corpse marriages

Corpse/ghost marriages are not something you will be familiar with unless it is a part of your immediate culture/tradition. It’s pretty much self explanatory in that it is a marriage ceremony however the twist here is one half of the couple is dead. Sometimes both individuals are deceased but there are different variations depending on each situation.

 A corpse marriage will usually happen if the deceased was young, single or unmarried when they were alive. The marriage is conducted for the purpose of making sure the deceased relative does not travel to the afterlife alone. Which is extremely wholesome. This also ensures the family have done their job in taking care of their dear relative by getting them hitched in their next life, knowing they are at peace and wont haunt them is a plus too. A lot of families would scramble to have their dead relative married off because they believed the person’s spirit would haunt them. 

The tradition is also a way for the family to receive blessings and good luck because they have taken care of the deceased. This usually means blessings falling upon their businesses, personal affairs and so on. So it’s supposed to be great for everyone involved.

This tradition is practised in different places around the world but China may be one of the longest upholders of the tradition, in Chinese culture it is specifically considered extremely unlucky for a young Chinese man to die unmarried. If he dies unmarried and the family do nothing this could unleash a wave of bad luck to all the relatives of the man including future generations being put at risk. The deceased will cause mayhem until the family gets them married. 

A family in China paid over £10,500 to have their son wed in a ghost marriage so he will not have to spend his afterlife alone.

According to the old Chinese tradition, the deceased man must be married to an equally dead bride. The weddings are very much like the weddings of the living, there are food, drinks, music and celebrations. The groom’s family would even give gifts to the bride’s family. A majority of the celebrations are done at the burial site if they are buried (a large majority of people in China are cremated due to limited land). 

Unfortunately they didn’t stop there, once a ghost bride would be found for the ghost groom, the bride’s grave would then be dug up and she would be reburied next to a man she never even met or spoke to a day in her life.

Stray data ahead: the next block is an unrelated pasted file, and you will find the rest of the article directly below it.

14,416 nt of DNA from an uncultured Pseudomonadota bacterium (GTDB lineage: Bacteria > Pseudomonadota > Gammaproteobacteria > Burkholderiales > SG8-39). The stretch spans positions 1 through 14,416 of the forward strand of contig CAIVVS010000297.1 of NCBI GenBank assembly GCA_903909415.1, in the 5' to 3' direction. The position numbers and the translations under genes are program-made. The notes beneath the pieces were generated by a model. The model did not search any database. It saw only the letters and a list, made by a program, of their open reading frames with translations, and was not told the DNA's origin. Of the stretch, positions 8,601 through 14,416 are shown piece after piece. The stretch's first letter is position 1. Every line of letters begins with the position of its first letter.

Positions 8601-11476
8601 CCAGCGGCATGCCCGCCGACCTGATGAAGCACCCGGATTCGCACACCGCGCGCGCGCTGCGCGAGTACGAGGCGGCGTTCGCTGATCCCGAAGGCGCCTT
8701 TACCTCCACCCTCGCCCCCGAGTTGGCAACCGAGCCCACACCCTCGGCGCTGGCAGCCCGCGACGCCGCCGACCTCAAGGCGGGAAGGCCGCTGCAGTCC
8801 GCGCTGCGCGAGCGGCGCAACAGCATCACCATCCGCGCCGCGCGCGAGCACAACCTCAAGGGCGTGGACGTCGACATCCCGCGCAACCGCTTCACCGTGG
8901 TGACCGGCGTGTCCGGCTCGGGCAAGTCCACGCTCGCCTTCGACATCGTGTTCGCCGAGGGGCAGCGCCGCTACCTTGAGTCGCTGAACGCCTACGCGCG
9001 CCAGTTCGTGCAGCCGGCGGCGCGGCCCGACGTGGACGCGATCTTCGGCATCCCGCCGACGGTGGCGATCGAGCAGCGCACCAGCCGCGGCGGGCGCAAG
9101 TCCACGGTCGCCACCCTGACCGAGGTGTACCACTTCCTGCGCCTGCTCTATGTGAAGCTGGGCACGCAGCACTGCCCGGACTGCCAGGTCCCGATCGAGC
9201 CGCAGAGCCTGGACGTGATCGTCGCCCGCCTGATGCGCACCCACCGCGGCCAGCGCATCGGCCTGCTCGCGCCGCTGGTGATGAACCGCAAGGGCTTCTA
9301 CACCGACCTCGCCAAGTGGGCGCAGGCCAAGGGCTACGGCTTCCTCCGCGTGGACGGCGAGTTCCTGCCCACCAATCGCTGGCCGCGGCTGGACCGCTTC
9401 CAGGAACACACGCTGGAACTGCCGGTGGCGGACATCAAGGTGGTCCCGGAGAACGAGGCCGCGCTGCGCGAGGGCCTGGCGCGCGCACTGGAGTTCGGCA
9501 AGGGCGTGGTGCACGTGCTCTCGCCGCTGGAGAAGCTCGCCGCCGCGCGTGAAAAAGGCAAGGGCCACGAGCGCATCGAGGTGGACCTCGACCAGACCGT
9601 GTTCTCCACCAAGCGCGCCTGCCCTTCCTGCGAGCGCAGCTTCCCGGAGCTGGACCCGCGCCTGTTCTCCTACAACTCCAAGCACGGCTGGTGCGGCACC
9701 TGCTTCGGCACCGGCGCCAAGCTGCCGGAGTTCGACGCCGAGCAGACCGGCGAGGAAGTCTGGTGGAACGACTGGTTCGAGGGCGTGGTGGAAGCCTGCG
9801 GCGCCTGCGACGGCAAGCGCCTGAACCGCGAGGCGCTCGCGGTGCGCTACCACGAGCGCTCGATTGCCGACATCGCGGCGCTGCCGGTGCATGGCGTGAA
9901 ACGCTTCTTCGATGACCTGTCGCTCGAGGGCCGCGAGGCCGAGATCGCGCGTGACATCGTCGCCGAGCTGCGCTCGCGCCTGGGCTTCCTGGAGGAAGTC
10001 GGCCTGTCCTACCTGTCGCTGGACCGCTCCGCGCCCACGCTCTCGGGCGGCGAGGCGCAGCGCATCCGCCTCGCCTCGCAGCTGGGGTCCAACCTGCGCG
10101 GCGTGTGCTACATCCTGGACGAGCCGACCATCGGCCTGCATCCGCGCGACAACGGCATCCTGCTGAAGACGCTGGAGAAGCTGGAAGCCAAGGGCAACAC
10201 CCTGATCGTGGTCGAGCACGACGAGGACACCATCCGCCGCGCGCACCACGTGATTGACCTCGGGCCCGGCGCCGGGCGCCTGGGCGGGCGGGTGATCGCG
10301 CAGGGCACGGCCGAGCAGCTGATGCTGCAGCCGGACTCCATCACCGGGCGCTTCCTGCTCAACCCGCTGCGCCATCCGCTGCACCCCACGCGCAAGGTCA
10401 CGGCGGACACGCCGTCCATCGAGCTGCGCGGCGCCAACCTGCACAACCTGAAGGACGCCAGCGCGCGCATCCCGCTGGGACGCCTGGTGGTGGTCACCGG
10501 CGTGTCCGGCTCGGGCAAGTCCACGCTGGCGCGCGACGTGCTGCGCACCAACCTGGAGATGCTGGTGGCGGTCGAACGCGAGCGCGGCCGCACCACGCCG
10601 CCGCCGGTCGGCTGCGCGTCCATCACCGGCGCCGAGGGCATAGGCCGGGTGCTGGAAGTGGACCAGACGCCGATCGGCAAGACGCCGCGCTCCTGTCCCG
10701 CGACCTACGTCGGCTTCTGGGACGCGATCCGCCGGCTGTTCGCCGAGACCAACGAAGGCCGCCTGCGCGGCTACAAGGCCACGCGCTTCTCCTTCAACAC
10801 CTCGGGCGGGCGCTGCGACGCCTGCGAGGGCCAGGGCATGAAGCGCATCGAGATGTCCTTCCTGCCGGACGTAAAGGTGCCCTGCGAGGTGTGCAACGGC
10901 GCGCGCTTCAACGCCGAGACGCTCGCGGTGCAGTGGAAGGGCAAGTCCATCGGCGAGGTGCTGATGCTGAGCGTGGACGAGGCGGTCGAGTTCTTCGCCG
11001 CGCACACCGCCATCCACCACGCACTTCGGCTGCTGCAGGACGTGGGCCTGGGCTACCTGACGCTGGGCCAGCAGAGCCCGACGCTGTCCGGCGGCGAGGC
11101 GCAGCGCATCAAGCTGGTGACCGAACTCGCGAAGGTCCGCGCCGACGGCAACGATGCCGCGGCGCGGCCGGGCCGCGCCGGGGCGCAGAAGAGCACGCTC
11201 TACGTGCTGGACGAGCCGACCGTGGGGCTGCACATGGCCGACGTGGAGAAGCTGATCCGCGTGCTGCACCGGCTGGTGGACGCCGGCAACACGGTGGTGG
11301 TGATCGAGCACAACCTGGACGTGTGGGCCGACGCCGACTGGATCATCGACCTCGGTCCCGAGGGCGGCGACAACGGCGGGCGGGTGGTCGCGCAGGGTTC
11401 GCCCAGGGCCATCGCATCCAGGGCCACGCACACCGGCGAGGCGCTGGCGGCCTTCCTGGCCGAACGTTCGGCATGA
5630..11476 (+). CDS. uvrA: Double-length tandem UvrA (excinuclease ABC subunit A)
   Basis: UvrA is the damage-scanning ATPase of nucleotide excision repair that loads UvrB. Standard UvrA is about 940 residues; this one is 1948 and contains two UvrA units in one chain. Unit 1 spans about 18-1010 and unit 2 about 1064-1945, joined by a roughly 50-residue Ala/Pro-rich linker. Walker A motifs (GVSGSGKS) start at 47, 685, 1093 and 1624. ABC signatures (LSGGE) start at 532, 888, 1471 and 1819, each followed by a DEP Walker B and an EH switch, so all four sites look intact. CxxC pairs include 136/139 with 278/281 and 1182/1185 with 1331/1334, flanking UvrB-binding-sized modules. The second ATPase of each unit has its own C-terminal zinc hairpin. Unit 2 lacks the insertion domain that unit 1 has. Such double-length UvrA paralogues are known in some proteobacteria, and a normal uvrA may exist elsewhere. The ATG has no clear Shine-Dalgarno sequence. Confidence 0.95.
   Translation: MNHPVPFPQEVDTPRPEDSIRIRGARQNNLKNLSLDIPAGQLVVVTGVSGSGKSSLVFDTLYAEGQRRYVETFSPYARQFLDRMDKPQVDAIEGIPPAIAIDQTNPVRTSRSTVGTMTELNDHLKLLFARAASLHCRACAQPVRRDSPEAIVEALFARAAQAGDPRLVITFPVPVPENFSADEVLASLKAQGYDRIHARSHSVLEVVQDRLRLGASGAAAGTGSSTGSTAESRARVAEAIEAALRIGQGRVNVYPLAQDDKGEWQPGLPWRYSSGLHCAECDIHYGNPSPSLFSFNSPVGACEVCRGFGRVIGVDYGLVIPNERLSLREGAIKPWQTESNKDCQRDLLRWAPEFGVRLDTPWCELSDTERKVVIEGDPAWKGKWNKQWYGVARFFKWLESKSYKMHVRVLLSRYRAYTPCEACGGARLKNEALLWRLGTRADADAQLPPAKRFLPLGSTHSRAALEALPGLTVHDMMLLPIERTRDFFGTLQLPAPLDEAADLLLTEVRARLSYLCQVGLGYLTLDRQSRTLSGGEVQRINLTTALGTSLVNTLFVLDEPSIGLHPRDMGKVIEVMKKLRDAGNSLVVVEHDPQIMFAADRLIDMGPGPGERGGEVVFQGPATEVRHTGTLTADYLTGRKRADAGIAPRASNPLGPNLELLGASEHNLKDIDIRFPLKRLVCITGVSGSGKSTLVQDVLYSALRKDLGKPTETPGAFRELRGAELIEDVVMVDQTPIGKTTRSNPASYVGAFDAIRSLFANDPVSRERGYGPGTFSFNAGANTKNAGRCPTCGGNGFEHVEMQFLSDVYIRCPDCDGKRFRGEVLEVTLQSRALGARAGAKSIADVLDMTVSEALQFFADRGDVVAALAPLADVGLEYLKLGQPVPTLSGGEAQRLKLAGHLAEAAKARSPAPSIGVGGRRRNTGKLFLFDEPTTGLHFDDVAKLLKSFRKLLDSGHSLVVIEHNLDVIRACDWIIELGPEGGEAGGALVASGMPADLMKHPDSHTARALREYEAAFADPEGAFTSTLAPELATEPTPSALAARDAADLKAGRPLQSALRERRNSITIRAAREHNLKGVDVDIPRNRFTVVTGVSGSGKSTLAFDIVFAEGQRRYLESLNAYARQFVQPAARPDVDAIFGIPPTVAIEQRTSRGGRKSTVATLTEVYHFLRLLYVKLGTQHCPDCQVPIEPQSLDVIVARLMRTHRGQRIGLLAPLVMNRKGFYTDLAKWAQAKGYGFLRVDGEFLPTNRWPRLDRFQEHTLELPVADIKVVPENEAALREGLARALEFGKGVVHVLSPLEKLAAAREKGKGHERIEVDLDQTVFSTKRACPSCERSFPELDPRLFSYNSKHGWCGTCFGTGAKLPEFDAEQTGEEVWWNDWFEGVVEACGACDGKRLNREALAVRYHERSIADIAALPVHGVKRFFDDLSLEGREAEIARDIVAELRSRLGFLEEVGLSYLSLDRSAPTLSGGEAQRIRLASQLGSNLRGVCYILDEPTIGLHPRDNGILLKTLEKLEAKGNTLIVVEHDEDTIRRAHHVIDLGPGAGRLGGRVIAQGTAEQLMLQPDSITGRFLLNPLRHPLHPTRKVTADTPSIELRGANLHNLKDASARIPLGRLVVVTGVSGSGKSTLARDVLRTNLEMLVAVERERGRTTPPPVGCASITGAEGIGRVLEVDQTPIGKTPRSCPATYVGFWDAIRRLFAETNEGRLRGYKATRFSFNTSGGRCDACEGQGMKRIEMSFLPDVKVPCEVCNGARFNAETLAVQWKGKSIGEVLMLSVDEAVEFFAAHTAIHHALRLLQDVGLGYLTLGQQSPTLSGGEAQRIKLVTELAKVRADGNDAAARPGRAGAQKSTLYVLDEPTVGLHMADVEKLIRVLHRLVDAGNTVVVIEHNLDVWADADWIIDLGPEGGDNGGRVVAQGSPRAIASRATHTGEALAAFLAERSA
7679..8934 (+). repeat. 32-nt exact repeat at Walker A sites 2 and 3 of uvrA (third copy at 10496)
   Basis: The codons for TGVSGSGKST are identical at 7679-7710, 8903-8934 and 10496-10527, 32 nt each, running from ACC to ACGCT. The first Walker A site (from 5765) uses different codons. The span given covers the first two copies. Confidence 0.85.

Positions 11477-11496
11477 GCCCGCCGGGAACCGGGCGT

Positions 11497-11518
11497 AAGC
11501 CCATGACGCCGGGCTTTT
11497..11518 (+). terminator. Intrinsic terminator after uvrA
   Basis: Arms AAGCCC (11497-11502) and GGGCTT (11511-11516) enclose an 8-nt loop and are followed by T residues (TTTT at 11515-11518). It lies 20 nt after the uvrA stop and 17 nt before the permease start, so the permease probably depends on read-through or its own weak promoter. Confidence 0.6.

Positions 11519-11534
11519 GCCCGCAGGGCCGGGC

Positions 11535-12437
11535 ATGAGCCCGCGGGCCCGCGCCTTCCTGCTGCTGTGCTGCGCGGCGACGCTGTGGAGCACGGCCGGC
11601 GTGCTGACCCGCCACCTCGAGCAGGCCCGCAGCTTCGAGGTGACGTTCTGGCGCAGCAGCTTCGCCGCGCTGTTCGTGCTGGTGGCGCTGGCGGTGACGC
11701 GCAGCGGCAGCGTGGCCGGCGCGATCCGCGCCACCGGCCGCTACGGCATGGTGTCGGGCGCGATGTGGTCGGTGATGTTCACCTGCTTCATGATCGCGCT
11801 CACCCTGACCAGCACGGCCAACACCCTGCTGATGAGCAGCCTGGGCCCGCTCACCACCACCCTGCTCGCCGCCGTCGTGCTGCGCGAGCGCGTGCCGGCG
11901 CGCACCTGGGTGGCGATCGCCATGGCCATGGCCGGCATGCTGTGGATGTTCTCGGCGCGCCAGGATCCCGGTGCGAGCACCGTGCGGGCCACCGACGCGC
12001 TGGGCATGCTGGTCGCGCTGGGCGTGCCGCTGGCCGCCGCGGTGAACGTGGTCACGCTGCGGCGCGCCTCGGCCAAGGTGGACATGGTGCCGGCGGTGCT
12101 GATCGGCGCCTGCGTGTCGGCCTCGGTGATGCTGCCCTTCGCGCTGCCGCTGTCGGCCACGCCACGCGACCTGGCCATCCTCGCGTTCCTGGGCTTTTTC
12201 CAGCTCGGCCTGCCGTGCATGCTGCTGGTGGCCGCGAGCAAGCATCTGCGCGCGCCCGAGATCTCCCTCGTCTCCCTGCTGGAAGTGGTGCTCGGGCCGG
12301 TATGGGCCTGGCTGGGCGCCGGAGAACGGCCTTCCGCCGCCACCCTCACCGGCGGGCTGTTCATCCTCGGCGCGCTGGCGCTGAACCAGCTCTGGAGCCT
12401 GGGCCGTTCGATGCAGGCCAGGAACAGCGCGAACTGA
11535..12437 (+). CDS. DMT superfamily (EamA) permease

In 1949 the Chinese government got involved and tried to ban ghost marriages altogether as they wanted the nation to leave behind these ‘old’ traditions. The government wanted to move away from that and reshape the face of China. This caused many people to still practise the tradition but in secret, this law also led to many corpse brides being sold on the black market. More on that in a bit. 

A ghost marriage ceremony where a Chinese man is being wed to his deceased bride

As an alternative to a corpse bride some create a “flour bride” made for the recently departed bachelor as seen in the image above. Wheat flour is made into a paste and moulded into the shape of a woman. Traditional wedding makeup is usually applied.

Not all corpse marriages are celebrated or even carried out with consent, some families in China have to face the shocking reality that the corpse of their loved one could be stolen.

Grave robbers steal body of girl, 18, to take part in ‘ghost marriage’ leaving family distraught

This long lasting tradition has been somewhat tainted as for many years, gangs of grave robbers dig up the graves of women and girls to ‘sell’ to families at a cheaper rate. This cuts out the process of meeting another family and paying them more money. This is also an extremely insidious way of going around the law. Often when these graverobbers dig up corpses and steal them, there is an entire family who are left in complete shock and despair seeing the grave of their loved one dug up and empty. 

On a lighter note during the first world war, a similar practice took place in France.

No, not the grave robbing.

Many women lost their fiancés in the war but they still wanted to be tied to them in some way. They were permitted by the French government to marry their deceased fiancés and this became known as a posthumous marriage. After an incident in which one woman begged to be married to her recently deceased fiancé which she lost in a tragic accident, this practice became a permissible and legal act in France and is even protected under the country’s marriage laws.

French woman photographed with picture of deceased fiancé she is marrying in ceremony

The Nuer tribe in Sudan also observe a different variation of this practise with a very interesting twist.

Nuer dancers in village

Within the Nuiru tribe if a man dies, a ghost marriage is arranged for him with a living bride. The twist is that the brother of the groom must be a stand in for him during the wedding. The groom’s brother now has the job of being his dead brother’s place holder, having a full blown marriage for his brother. Even if he were to have kids with the bride those kids would be considered his deceased brother’s children and not actually his. I can imagine that may cause some issues.

What do you think of corpse marriages, is love beyond the grave romantic or just creepy?

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